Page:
Hey, Mr. Obama. Leave those kids alone.
That was the message the Tucson City Council sent to the federal government Tuesday.
The council unanimously adopted a memorial asking the president and Congress to do whatever it can to not separate kids and their families, and to send federal dollars our way to defray the costs piling up for communities trying to handle a flood of unaccompanied kids crossing into the country illegally.
The memorial’s language was softened by motion from Councilwoman Shirley Scott. The original language asked the president to halt the deportation of noncriminal immigrants.
But while the words may have changed, the message the city wants to send to Washington, D.C., remained the same.
Councilwoman Regina Romero said she spearheaded the memorial to urge President Obama to fix an immigration system that she says is filled with antiquated laws that rip families apart.
“Right now, more than ever, the city of Tucson has to take a position and implore our congressional delegation and implore the president to take a stand,” Romero said. “And especially the president — do as much as he possibly can to help families and children from being separated.”
She said immigrants are not a drain on the system and should be given papers so they can boost the economy.
“There’s been amazing research that shows a comprehensive approach to immigration reform would add to our economy,” Romero said. “Immigrants in this country living in the shadows does not help our economy.”
Tensions ran high during the call to the audience as immigration-rights supporters and people who believe illegal immigration has run amok stated their cases.
Audience members jeered and cheered speakers, with views running the gamut from Mexico was surreptitiously trying to take over America to illegal immigrants should have a place in the country.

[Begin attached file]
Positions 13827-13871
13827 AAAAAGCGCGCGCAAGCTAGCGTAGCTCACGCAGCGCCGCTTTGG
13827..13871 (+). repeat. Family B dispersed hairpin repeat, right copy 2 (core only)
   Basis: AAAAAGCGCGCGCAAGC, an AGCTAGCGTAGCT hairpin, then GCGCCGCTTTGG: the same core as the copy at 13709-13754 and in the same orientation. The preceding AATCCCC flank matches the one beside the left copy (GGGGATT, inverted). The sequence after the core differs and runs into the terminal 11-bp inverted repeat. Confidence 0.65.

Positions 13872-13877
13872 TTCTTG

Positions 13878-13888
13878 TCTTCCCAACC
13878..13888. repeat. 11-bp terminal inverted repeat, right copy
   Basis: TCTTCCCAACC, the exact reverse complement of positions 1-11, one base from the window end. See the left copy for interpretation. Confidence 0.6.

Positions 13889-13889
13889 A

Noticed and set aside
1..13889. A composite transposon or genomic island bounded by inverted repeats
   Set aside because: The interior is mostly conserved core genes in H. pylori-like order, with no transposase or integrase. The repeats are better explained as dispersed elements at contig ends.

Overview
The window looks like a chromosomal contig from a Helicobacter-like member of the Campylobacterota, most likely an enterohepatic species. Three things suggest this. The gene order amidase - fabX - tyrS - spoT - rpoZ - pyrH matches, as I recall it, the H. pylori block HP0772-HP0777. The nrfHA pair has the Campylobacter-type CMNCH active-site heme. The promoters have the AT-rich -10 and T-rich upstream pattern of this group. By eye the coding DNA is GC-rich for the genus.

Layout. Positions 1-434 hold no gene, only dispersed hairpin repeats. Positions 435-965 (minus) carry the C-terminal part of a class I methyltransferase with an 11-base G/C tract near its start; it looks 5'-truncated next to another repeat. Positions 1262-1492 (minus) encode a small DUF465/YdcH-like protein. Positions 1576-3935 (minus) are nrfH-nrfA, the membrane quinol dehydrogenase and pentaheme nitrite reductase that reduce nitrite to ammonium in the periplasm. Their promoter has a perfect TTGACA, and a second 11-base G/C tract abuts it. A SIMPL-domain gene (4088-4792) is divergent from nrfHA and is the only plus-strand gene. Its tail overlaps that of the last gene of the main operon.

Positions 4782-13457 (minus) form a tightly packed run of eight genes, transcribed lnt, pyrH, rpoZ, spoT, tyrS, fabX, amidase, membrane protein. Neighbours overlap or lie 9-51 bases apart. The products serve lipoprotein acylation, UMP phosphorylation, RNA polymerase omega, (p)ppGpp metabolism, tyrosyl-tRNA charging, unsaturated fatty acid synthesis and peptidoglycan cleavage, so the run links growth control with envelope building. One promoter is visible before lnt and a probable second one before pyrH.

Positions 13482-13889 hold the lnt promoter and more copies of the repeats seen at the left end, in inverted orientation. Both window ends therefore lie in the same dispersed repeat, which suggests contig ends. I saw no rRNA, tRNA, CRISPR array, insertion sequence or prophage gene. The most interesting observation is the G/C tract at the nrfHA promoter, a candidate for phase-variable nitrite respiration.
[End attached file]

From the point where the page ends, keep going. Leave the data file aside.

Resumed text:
An amendment to the memorial was added by Councilman Steve Kozachik; it urged Congress to engage Central American countries with economic development.
The council bid adieu to outgoing City Manager Richard Miranda. Tuesday’s meeting was Miranda’s last before he retires on July 31.
Council members praised Miranda for his steady leadership as he guided the city through budget crises and department shake-ups.
“The qualities that you possess in abundance — integrity, reliability, stability — were exactly what this city needed as we rebuilt trust with our constituents,” Mayor Jonathan Rothschild said.
Miranda fought emotion as he thanked his family for putting up with his missing dinners and family events as he served the people of Tucson for the past 40 years. Miranda said he was proud to have worked for the current City Council.
“We had cards dealt to us that were very tough in terms of economics,” Miranda said. “We’ve had to make some tough decisions. But those decisions were based not on the individual but on what was best for the community as a whole.”